# Write as a single fraction in its simplest form

So it seems as though am having quite a bit of trouble with this question of mine, i've spent some time trying to find the correct way to do it but am unsure about how to do it since i always seem to end up in a slight muddle i guess.

The question:

Write as a single fraction in its simplest form:

$\frac{4x-1}{2(x-1)}$ - $\frac{3}{2(x-1)(2x-1)}$

I've tried expanding the brackets first to end up with:

$\frac{4x-1}{2x-2}$ - $\frac{3}{2x-2(2x-1)}$

(All of the signs are negative if you couldn't tell)

And i was then going to combine each of the denominators with their respective numerators (opposite method) and then simplify and go from there...

I've tried different methods too but i dohn't think any of the ones i have tried are accurate and am not entirely sure if this one is either :/

A detailed method would be greatly appreciated but ill be happy if any advice is provided.

Thank a bunch :)

• Do you mean 2(x-1)(2x-1) on the second denominator? Commented Sep 5, 2016 at 18:16
• Your use of parentheses is inconsistent. Is the denominator of the second fraction supposed to be $2(x - 1)(2x - 1)$? Commented Sep 5, 2016 at 18:17
• No, that's the expanded form Commented Sep 5, 2016 at 18:19
• Take a look at the second denominator in the first line. Is there a parenthesis missing? Commented Sep 5, 2016 at 18:21
• Oh, yeah fixed it Commented Sep 5, 2016 at 18:22

Anytime you want to operate fractions like that you need them to have the same denominator. You can get that easily if the denominator is presented as the product of its factors, like in your problem.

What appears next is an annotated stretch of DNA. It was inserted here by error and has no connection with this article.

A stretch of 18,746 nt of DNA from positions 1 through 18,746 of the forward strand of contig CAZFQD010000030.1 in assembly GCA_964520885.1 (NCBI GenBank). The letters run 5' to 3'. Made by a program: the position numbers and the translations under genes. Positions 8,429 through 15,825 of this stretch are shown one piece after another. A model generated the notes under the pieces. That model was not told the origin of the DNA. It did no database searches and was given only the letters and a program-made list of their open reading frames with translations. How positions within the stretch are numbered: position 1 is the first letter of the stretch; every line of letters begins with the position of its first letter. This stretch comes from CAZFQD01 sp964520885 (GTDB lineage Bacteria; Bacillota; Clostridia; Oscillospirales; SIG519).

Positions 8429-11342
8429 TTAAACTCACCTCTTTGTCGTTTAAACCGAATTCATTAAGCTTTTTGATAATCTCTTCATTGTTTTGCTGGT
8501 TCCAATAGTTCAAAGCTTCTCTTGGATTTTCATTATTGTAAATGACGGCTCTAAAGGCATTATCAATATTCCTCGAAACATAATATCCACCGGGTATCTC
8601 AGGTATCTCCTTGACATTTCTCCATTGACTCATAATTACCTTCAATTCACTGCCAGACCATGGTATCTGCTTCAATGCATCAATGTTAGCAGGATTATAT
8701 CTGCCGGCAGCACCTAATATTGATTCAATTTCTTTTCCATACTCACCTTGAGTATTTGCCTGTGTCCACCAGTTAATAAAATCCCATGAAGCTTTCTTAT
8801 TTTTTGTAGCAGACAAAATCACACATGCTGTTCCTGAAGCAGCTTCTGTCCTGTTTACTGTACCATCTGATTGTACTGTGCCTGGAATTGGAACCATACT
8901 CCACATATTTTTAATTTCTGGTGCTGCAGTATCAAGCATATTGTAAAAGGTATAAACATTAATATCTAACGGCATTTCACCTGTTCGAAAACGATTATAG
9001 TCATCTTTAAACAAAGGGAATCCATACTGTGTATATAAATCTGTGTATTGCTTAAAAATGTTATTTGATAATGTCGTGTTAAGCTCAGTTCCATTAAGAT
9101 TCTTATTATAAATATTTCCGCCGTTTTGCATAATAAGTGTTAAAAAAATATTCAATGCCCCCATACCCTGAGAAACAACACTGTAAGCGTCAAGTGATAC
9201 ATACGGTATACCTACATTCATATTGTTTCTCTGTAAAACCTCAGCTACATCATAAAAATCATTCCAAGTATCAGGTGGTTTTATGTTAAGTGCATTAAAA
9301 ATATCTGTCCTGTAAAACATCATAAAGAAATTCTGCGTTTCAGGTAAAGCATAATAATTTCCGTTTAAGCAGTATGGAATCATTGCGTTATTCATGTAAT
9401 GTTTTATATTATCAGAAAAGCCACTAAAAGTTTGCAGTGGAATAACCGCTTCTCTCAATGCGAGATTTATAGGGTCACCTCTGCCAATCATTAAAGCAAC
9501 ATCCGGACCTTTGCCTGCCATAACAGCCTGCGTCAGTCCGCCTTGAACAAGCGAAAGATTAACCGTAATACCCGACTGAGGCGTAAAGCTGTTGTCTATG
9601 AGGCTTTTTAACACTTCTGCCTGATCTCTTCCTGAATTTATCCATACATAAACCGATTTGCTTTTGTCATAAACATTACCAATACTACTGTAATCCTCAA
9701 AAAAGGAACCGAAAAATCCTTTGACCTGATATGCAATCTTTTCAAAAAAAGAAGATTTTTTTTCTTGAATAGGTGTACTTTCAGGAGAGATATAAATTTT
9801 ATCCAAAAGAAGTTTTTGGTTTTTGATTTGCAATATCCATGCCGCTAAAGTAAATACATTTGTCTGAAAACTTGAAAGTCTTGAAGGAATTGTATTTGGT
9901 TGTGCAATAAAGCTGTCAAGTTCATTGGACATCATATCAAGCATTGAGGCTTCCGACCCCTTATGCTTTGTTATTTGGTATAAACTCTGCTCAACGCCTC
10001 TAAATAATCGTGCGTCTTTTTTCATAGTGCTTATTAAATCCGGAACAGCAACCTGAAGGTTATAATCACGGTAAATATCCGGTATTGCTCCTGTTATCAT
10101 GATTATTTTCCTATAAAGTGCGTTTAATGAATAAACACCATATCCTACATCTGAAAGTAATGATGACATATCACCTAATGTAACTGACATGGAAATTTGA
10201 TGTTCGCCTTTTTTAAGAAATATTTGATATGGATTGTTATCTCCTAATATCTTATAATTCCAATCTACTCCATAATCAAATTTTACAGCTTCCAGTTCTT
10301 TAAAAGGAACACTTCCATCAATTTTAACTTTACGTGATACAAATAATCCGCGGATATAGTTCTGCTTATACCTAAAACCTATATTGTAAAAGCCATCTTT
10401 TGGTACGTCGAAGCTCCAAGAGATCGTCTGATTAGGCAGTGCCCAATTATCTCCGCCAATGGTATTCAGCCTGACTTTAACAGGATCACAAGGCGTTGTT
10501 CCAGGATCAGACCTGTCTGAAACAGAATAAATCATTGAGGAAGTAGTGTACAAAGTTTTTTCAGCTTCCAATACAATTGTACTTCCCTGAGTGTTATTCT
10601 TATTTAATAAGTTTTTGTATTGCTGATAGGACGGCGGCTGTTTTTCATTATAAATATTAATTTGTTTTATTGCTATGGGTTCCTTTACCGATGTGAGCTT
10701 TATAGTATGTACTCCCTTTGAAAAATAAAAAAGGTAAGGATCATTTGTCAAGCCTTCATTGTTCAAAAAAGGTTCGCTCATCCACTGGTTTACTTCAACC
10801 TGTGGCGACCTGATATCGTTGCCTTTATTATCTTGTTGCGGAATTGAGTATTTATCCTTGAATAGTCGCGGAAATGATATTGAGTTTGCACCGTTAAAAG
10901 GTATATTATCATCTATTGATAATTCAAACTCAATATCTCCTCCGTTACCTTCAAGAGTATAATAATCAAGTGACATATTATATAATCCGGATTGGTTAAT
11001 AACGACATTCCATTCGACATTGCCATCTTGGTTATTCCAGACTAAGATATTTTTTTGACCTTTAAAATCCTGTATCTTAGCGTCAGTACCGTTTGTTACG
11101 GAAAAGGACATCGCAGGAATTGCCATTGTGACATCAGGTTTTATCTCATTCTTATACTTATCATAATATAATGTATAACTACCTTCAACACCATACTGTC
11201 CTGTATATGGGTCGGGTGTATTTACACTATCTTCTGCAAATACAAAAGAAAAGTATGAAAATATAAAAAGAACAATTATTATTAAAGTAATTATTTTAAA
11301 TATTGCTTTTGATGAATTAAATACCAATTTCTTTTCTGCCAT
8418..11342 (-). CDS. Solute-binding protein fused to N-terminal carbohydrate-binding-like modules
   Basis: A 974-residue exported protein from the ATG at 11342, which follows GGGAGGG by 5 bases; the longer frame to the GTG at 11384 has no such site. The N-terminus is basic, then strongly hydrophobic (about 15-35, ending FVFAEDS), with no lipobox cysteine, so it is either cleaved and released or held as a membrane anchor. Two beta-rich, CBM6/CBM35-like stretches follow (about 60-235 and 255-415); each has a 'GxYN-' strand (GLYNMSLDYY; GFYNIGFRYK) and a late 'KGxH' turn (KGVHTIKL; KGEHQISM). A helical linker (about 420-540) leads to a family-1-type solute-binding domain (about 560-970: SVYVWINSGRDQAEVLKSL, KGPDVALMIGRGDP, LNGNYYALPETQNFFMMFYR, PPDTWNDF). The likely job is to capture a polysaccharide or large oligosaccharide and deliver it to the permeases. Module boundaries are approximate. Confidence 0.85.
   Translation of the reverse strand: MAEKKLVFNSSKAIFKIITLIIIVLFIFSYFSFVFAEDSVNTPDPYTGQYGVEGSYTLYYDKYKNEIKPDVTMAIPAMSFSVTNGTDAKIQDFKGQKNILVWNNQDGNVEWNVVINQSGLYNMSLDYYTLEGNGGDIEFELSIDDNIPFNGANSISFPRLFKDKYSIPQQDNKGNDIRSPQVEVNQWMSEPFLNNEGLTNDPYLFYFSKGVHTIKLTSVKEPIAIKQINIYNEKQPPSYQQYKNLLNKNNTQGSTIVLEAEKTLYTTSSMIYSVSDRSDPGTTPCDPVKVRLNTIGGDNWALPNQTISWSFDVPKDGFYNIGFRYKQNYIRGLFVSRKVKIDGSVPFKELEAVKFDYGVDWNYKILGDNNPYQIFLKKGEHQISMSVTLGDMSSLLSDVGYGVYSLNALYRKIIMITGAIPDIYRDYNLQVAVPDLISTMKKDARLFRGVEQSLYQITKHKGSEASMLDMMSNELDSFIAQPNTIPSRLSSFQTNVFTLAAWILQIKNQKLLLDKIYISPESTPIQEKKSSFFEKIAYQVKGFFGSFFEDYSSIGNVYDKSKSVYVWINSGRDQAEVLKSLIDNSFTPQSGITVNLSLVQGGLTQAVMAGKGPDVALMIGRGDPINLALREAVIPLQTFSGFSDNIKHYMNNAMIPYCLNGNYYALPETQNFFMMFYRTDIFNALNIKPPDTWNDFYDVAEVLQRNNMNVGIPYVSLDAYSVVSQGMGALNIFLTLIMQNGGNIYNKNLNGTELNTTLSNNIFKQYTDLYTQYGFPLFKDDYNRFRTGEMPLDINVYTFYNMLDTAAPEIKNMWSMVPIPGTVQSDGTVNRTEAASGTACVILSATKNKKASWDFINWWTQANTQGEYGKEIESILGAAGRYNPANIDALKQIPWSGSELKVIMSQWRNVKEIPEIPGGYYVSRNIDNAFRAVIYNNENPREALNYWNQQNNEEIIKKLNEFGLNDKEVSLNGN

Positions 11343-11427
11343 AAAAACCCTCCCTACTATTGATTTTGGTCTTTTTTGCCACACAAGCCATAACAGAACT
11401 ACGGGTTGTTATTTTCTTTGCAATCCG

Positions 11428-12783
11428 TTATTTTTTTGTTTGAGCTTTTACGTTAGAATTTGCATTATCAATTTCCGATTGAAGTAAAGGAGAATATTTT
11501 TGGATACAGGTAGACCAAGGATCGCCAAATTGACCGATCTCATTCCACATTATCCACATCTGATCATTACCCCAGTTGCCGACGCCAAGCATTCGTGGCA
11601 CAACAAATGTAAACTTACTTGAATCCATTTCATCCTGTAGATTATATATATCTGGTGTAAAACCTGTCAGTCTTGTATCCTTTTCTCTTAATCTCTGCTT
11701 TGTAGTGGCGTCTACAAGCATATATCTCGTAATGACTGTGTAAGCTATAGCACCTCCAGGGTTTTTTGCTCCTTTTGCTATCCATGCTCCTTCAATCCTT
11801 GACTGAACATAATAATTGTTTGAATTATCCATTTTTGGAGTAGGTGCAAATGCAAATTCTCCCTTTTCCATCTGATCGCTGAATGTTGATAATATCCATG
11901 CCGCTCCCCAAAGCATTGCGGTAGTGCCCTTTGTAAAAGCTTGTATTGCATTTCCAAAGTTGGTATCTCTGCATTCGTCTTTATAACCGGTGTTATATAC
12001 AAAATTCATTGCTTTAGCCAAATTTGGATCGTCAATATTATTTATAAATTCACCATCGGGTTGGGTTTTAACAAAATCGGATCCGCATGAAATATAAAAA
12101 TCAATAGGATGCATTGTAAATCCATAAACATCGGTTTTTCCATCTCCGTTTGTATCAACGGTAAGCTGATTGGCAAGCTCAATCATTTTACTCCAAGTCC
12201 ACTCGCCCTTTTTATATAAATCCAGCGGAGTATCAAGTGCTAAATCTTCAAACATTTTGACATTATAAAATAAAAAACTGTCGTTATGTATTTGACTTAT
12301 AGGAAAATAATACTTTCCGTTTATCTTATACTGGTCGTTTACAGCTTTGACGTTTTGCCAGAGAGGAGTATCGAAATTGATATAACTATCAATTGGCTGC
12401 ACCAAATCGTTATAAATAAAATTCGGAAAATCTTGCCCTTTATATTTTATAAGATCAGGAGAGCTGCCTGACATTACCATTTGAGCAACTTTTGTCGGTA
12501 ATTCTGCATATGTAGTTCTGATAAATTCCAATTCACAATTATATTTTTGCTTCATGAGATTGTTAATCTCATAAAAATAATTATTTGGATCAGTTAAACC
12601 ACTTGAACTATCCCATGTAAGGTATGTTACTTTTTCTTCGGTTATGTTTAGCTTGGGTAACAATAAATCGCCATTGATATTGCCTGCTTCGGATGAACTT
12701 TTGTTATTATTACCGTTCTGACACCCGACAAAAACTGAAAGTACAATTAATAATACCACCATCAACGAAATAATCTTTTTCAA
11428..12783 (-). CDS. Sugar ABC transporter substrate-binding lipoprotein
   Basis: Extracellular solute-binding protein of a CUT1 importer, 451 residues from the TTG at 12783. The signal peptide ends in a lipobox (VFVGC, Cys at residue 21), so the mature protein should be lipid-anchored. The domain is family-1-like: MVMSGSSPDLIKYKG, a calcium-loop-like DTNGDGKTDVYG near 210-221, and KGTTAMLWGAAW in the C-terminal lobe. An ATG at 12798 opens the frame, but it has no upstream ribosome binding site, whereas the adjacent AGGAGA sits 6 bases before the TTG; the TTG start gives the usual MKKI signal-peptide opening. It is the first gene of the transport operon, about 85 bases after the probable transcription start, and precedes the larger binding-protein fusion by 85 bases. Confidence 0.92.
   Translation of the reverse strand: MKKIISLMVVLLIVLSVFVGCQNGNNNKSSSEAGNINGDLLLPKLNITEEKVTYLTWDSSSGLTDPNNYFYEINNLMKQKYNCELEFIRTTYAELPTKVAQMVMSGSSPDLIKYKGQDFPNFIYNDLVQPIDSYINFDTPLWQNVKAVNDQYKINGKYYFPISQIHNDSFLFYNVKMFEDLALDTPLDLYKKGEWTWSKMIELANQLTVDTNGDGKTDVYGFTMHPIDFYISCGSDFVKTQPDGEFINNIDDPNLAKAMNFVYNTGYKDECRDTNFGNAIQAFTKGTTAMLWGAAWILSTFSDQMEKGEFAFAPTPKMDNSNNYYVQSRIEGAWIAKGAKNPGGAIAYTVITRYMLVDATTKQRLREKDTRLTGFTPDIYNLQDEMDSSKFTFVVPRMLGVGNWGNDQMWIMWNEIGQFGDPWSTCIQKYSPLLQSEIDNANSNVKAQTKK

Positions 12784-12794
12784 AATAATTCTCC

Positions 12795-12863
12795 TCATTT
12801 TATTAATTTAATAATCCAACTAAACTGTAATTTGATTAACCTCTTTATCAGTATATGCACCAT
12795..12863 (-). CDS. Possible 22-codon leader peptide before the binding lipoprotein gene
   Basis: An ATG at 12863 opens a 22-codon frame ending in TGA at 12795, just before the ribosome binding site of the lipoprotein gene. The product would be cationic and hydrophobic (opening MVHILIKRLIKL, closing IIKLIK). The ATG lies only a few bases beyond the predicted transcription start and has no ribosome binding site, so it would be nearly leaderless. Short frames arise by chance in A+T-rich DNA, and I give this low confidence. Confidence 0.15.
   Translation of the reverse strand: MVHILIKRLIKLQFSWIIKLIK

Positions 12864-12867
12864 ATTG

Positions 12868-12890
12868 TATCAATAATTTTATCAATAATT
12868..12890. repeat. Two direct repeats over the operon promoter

So $$\frac{4x-1}{2(x-1)} - \frac{3}{2(x-1)(2x-1)}$$ is almost ready for the subtraction, all we need is for the first fraction to have a $$(2x-1)$$ on the denominator, just like the second fraction. But we can get that if we multiple the first fraction by this missing factor like this $$\frac{(4x-1)(2x-1)}{2(x-1)(2x-1)} - \frac{3}{2(x-1)(2x-1)}$$ (multiplying the numerator and denominator of a fraction by the same number doesn't change its value since it is the same as multiplying by one, $$\frac{2x-1}{2x-1}=1$$).

Now we are ready to operate with the fractions $$\frac{(4x-1)(2x-1)}{2(x-1)(2x-1)} - \frac{3}{2(x-1)(2x-1)} = \frac{(4x-1)(2x-1)-3}{2(x-1)(2x-1)}.$$

Simplifying $$\frac{(4x-1)(2x-1)-3}{2(x-1)(2x-1)} = \frac{2(4x^2-3x-1)}{2(x-1)(2x-1)}.$$

The solutions for $$4x^2-3x-1=0$$ are $$x=1$$ and $$x=-\frac{1}{4}$$. Thus, $$2(4x^2-3x-1)=2\cdot 4(x-1)(x+1/4)=2(x-1)(4x+1).$$

Finally $$\frac{2(4x^2-3x-1)}{2(x-1)(2x-1)} = \frac{2(x-1)(4x+1)}{2(x-1)(2x-1)} = \frac{4x+1}{2x-1},$$ with $$x \neq 1$$.

• Thanks for the help but i don't think that's exactly what am looking for, it isn't in its simplest form Commented Sep 5, 2016 at 18:36
• I put the final details in there. Make sure to understand the steps. Commented Sep 5, 2016 at 18:47
• Ah thanks so much! but one more problem i have is how did you end up with 2(4x^2 - 3x - 1) when simplifying? Commented Sep 5, 2016 at 19:07
• Thanks @RyanG for pointing it out. I believe that it should be correct now. Commented Aug 15, 2021 at 16:54
• No worries. The condition $x\neq1$ that is implicit in the original expression still needs to be retained in final, simplified expression (by making it explicit in the last line). Commented Aug 15, 2021 at 17:03

This may be a bit late now but to anyone looking at the question now. The answer is actually $$(4x+1)/(2x-1)$$. The original guy who answered made a mistake with the factorisation of $$(4x^2-3x-1)$$.

Just use symbolab or something.